Ursula Ringham (12:09): And there’s different types of influencers because now, because everything has to be like video, right? Everything’s video. There are some influencers that they’re not really going to video. Maybe it’s better for a podcast or blogging. So you can match them with someone who is that energetic personality, and then they can maybe do an interview together. And that’s what you have to look at as a storyteller. Also, it’s kind of this matchmaking of who are the best people to tell the story that you want to get out there
Mark Whitlock (12:36): And what Ursula and Rachel are talking about related to Sapphire and all of the things around a virtual conference and taking a live mega worldwide user conference to a virtual conference can be heard on studiocmo.com/022. They were our guests on episode 22. So visit studiocmo.com/022. You can hear a great discussion about what it takes to make a virtual user conference work and meet the goals for your business.
John Farkas (13:04): Speaking of meaning and goals for your business, how do you look to align with thought leaders, with influencers who are aligned with your business that are going to help further your agenda? What are some of the ways you build those relationships?
Rachel Miller (13:21): I think for me, you can tell a lot by a person just on your initial vetting calls. Um, and I do a deep dive into their history who have they worked with before? I am not personally turned off. If they worked with a competitor, um, we kind of run an agnostic program. And if anything, it just kind of provides more insight cause they can provide a holistic view of the industry versus having a very siloed view. Um, people who are just like, I’m only with this brand and you’re like, Oh, you’re just the poster child. So I really appreciate somebody who could work with a vast amount of companies, particularly if they’ve had actual work experience in the role that we’re targeting for me. It’s I don’t know if it’s a gut feel, but it’s relatively easy to see if this is going to be an alignment.
Ursula Ringham (14:02): And that’s the first call, Rachel, we’ve talked about this so many times. It’s so important. I like to just start talking about who are you, you know, how did you get to what you’re doing right now? Really find out more about the person I’ve had calls where someone sees, Oh, head of global influence market SAP. And the first thing they say, Hey, Ursula. Yeah, it’s great to get on a call. I don’t do anything unless it’s 200,000, I’m like, I don’t even know who you are. Do I even want to work with you? And now it is a big turnoff. And so my job is like, I want to get to know that person, because this is a longterm relationship. I don’t want just a one and done. And so those first calls are so important and understand influencers out there. If you’re listening before we had the call, we fully vetted you to get to a point, to have a call with you. We have researched, watched, listened and you know, read anything you’ve done. And as a team, we’ve decided we want to reach out to you. And sometimes I should say, we’ll have fun projects where it’s like, let’s just throw a wide net and talk to a bunch of people. So it’s not always like a targeted thing. It’s just, we want to kind of expand our network. But in general, that first initial touch is really, really important.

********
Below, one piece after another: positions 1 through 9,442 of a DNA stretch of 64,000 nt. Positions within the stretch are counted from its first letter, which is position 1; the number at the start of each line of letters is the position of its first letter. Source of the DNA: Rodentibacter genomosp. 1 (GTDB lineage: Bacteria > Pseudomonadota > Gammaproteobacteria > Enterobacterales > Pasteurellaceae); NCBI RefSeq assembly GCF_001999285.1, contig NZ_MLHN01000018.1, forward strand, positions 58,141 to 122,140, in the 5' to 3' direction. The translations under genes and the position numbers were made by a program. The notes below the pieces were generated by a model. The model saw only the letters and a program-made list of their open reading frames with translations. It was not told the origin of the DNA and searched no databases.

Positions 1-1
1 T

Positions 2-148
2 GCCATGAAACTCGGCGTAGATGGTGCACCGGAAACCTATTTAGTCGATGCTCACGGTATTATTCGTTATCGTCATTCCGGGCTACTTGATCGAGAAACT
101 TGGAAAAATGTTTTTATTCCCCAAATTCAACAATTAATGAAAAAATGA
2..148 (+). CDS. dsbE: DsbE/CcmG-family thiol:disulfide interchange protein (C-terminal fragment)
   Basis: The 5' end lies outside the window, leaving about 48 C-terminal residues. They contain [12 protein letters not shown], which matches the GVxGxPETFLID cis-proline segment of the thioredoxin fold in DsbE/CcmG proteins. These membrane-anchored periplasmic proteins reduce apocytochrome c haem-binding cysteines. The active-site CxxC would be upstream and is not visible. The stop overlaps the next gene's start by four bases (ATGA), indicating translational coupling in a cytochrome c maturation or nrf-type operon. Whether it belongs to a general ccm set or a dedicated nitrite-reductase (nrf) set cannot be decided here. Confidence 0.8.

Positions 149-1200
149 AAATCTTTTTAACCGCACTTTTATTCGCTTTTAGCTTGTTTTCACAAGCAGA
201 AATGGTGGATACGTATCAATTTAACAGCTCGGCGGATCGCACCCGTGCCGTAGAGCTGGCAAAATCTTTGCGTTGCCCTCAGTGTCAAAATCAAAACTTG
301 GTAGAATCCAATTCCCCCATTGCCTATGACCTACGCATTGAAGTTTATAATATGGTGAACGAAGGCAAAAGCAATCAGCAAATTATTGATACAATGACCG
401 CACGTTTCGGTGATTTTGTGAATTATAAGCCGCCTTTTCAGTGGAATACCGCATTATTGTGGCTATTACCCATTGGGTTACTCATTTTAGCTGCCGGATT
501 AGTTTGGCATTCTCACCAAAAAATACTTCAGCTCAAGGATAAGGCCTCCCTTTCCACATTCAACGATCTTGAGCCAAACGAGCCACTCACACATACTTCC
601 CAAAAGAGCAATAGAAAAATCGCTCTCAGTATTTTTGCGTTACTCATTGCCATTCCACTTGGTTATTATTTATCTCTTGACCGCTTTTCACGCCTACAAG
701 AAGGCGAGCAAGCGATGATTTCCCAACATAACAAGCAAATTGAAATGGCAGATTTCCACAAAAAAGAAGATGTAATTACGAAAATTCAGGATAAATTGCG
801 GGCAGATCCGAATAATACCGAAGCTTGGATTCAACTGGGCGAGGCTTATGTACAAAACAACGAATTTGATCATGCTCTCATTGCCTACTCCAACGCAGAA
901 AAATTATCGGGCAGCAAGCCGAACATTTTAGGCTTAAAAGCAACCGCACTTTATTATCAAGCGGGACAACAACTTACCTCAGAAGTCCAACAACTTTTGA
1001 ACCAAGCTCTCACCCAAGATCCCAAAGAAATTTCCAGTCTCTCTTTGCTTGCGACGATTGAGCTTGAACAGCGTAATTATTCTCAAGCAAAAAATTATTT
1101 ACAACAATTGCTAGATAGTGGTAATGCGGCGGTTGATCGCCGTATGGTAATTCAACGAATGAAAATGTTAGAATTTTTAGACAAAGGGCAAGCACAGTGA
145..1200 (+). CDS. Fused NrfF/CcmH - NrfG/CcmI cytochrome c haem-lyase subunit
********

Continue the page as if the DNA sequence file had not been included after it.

Rachel Miller (15:04): We know your dog’s name before we talk to you
Ursula Ringham (15:07): And hat craft beer you like. But
Angus Nelson (15:13): I love what you said is these are ongoing relationships, right? It’s not like days of old where you just had a campaign that went through a certain launch or a certain season. It’s something that you want to create that rapport because that’s how you build that trust, that advocacy, you know, that engagement. How do you measure success with a partnership with an influencer?
Rachel Miller (15:35): It really varies depending on the project. Some teams we work with have hard KPIs, whether it’s driving registrations to a virtual event, or perhaps it’s downloading something, sometimes it’s a brand awareness play. But to that effect, we definitely closely monitor the effectiveness of our collaborations. Um, how often is someone sharing what see engagement on their social posts? How are they performing on video or the podcast? Um, are they exciting to watch? Am I genuinely looking forward to the next episode? Right? So there is a whole variety of metrics, um, that we determine success or not.